Why explicit songs should not offend
Since the beginning of time, it seems like musicians are always being questioned over lyrical content. Whether it is the drugs, sex and rock ‘n’ roll of the 60’s, explicit language in hip hop or violent, “satanic” material in metal, musicians have always been under scrutiny of their music’s message.
The problem here is a miscommunication and lack of understanding. There is a sense of hypocrisy and a generational gap at hand. Which raises the question, is lyrical content worth getting upset about?
In life, people want everything black and white; a sense of clarity— a clearly drawn line that says yes or no, but life isn’t this simple. We have shades of gray, and not everything is clear-cut. This is the same with the music we enjoy. People want to take what artists say as literal truth or fact when such simplistic views can’t be used to enjoy the art of music.
Hip hop artists have self indulgent songs, boosting themselves and ripping on their adversaries, which are not a reflection of massive ego, but are more playful in nature. In Kendrick Lamar’s hit song “Backseat Freestyle,” the rapper boasts, “I pray my d*** gets as big as the Eiffel Tower / So I can f*** the world for 72 hours.” While this may sound arrogant, Lamar later said, “‘Backseat Freestyle’ is being in the mind state of being 16 years old and not having no cares in the world. Not giving a damn about nothing, but life and money and what you see in front of you. It’s not me talking now, it’s me talking then.”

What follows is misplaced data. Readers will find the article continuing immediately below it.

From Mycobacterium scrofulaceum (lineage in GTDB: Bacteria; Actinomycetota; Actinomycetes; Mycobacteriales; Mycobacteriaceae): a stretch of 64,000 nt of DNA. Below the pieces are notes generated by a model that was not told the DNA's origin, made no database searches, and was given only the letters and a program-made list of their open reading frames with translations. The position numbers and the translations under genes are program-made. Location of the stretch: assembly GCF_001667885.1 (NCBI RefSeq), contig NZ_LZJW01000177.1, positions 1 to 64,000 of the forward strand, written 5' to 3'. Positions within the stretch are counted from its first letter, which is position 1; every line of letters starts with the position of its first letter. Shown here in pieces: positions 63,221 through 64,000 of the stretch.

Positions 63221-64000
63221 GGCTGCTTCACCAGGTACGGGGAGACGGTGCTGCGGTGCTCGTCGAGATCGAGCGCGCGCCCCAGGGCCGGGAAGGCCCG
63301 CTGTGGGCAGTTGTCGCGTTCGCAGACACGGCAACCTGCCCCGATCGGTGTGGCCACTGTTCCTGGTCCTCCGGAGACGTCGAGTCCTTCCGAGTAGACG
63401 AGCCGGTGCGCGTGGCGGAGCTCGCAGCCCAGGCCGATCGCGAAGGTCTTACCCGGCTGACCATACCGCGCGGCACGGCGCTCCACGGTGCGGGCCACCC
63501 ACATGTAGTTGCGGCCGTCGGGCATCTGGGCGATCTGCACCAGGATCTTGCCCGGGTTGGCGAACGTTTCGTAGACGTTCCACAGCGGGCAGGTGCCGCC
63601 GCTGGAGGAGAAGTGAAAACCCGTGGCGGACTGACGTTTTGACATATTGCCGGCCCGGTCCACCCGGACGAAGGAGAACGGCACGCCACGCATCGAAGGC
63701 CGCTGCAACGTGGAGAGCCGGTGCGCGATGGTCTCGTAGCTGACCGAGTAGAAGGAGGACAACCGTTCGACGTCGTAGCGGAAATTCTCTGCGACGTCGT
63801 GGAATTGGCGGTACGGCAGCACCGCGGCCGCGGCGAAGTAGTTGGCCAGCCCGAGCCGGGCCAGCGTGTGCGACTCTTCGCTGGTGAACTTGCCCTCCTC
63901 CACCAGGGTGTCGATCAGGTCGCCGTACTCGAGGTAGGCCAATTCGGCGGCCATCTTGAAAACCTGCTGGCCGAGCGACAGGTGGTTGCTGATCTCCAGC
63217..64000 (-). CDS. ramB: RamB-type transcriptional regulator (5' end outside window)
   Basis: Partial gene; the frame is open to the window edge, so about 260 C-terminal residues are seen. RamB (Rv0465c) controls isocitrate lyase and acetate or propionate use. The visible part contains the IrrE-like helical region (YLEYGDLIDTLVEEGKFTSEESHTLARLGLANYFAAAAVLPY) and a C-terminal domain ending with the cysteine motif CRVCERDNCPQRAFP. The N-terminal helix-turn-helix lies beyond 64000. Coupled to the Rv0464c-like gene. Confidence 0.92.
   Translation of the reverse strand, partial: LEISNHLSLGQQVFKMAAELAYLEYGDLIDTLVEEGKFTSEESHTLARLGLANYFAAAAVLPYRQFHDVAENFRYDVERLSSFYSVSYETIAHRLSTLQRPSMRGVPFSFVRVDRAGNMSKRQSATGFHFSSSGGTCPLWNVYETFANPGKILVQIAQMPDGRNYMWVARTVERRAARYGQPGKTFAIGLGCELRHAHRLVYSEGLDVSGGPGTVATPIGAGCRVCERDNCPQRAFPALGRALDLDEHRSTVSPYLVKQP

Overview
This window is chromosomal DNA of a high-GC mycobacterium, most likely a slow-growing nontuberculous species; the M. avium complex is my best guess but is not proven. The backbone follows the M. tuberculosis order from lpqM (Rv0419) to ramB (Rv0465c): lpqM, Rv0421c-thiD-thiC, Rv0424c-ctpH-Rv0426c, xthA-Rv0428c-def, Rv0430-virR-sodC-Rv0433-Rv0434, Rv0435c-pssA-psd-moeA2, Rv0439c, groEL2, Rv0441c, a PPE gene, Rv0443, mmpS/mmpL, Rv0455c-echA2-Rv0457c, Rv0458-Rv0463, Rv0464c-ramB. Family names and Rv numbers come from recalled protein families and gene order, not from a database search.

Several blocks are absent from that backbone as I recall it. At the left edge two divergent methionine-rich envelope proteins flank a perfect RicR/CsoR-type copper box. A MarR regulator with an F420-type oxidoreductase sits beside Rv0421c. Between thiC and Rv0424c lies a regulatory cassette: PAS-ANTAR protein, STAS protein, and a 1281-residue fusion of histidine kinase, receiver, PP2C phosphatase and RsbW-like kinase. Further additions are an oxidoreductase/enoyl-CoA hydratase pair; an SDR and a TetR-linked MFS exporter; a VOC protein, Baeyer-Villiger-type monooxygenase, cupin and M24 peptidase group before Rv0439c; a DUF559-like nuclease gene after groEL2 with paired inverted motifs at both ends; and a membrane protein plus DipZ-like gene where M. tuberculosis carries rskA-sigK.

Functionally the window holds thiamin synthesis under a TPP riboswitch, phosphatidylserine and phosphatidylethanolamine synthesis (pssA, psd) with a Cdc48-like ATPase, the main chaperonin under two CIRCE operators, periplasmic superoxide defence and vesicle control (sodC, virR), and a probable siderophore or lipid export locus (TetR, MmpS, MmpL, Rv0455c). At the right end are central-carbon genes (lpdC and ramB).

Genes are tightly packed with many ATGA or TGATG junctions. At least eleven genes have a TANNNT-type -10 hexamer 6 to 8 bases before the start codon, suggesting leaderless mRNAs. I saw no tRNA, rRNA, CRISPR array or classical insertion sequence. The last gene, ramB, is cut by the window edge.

Lamar recently received The Generational Icon Award from the state of California for the positive effect he’s made on the community with his music and through donating hundreds of thousands of dollars to local schools to support their sports, music and after-school programs.
Metal lyrics often receive criticism for their violent nature. Many bands of the genre will often have songs about satanic rituals or violent killings, but much like hip hop, these lyrical themes are to be taken with a grain of salt. When asked about his band’s violent / satanic lyrics, Trevor Strnad of Michigan’s The Black Dahlia Murder said, “It’s just fun man, I’ve always been into the macabre aspect of death metal. That’s kind of what attracted me to it. It’s all tongue and cheek, you know? Kind of like a horror movie.”
A certain level of hypocrisy takes place amongst people in lyrics too, often this is seen between different genres of music. A fan of rock may point to a genre like hip hop and criticize it for its lyrics about sex but have no problem with a song like “You Shook Me All Night Long” by AC / DC. A fan of hip hop may be critical of death metal for violent lyrics, but enjoy the song “Deep Cover” by Dr. Dre and Snoop Dogg, a song about killing an undercover cop. This genre-to-genre miscommunication and lack of understanding creates double standards for all music.
Song lyrics can’t be censored out of misunderstanding. Music is an art form, and art, under no circumstance, should be censored. Instead of crying, “foul” maybe these critics need to take a closer look at their selves and their music, along with the music they are pointing fingers at.